Too Big To Fail – If Only Banks Made Cupcakes
Hostess, the makers of Twinkies, Ding Dongs, and Wonder Bread, went bankrupt in 2012. It was actually the second recent bankruptcy the company had undergone, but this time it meant shuttering the company for good.
Hostess had too much debt, particularly investor loans and employee pension debt. It also didn’t have enough cash in the bank to fund ongoing operations, despite sales of over $2 billion. How can a company sell $2 billion worth of bread and Twinkies and not turn a profit? Largely because the cost to make those Twinkies was too high. Particularly painful was that despite the recession, there wasn’t the normal recessionary drop in ingredient prices. (See: Ethanol: How Politics Takes an Interest in You.) So Hostess had been on shaky footing for a while, and the straw that broke the camel’s back was a union’s refusal to cut employee costs in order to keep Hostess solvent. With no cash to fund operations, Hostess closed its doors.
There was an immediate run on Twinkies at local grocery stores. People started hoarding them. Amazon’s Twinkie sales increased 31,000 percent in one day. Many were afraid they’d never get to buy Hostess products ever again.
But just a few months later, and with much fanfare, Hostess rolled out on grocery and convenience store shelves again. Same packaging, same prices, same Hostess. And those folks who spent $100 for a box of Ding Dongs on eBay were feeling pretty sheepish.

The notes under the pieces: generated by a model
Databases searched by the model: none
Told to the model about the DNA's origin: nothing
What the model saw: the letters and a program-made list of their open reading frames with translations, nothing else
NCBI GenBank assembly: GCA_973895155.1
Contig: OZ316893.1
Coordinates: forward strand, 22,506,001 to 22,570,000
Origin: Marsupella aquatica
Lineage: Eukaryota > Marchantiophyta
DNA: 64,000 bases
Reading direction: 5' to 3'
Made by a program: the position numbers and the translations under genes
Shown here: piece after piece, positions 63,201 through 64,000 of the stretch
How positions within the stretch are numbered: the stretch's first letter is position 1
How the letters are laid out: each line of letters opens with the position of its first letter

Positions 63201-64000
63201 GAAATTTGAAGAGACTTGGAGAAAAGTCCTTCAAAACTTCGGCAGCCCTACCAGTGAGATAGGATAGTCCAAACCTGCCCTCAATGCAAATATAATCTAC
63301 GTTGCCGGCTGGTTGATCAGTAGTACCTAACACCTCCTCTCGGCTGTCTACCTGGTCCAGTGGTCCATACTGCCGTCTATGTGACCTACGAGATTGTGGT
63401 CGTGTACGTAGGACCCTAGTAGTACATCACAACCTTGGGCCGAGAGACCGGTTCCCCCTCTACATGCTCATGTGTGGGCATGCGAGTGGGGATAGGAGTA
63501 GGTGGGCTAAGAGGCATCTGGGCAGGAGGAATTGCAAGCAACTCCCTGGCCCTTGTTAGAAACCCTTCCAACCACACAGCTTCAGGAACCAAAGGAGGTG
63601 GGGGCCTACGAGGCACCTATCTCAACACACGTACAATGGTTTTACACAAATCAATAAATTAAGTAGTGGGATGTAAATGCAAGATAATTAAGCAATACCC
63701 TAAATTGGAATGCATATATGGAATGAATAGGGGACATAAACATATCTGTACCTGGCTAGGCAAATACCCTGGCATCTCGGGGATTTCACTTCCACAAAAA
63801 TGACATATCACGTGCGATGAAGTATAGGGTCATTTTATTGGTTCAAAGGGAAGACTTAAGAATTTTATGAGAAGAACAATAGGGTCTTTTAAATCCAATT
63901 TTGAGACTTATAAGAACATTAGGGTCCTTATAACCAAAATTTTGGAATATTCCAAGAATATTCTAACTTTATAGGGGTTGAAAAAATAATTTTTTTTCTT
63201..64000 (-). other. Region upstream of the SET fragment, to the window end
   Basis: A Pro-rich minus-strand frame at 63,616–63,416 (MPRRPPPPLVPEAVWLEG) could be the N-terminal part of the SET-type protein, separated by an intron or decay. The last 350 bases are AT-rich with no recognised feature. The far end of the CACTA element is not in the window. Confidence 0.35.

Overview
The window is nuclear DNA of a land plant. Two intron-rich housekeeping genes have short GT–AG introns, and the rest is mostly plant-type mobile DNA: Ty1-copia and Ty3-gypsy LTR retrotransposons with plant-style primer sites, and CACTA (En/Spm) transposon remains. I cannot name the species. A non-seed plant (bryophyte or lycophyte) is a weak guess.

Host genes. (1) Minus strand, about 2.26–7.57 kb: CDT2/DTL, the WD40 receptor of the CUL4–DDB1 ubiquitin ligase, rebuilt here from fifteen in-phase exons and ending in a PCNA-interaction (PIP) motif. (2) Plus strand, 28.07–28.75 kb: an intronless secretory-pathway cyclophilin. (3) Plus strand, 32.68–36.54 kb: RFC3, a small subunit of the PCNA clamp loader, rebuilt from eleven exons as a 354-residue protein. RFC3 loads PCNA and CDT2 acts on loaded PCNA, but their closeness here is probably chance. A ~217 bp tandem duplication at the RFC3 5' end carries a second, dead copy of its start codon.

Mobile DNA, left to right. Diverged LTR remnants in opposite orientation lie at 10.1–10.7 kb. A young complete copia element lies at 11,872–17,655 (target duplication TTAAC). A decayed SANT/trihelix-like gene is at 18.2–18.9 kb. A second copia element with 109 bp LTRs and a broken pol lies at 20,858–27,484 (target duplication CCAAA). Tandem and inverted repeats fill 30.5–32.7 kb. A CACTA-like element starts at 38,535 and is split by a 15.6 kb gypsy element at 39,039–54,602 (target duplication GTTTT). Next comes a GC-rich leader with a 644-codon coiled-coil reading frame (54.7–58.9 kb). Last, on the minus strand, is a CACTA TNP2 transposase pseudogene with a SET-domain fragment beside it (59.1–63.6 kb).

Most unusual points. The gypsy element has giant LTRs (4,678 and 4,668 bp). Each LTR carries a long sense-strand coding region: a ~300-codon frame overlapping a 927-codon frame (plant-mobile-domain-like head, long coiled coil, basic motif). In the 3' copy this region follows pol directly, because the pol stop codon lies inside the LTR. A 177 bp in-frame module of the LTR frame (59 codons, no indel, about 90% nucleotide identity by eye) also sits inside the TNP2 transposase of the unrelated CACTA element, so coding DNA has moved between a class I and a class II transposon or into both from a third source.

What happened? How was Hostess miraculously resurrected? Well, the old Hostess wasn’t very good at baking profitably. So it failed, and new owners bought its name and recipes and went right back to work. This is how markets find the best way to give us what we want. Now, if Hostess weren’t just a Twinkie maker – if it were a bank or a car company – politicians would be talking about bailing them out because they are just so essential to our economy. But as we’ve seen, this never works. In the real world sometimes companies fail and we don’t just hand over taxpayer money to hide the obvious problems the company has. We let them fail when they’ve messed up, and we let better cupcake-makers take over. The same should go for banks and carmakers. The only reason politicians bail them out is because bankers and carmakers give them lots of campaign money and then vote for whoever bails them out the most. In fact, if Hostess had one major failing, it’s apparently that it didn’t lobby Washington D.C. hard enough.
Article: Hostess Brands Closing For Good
Article: Twinkies Hoarding Begins
Article: Why Hostess Had to Die
Article: Hostess Snacks Sold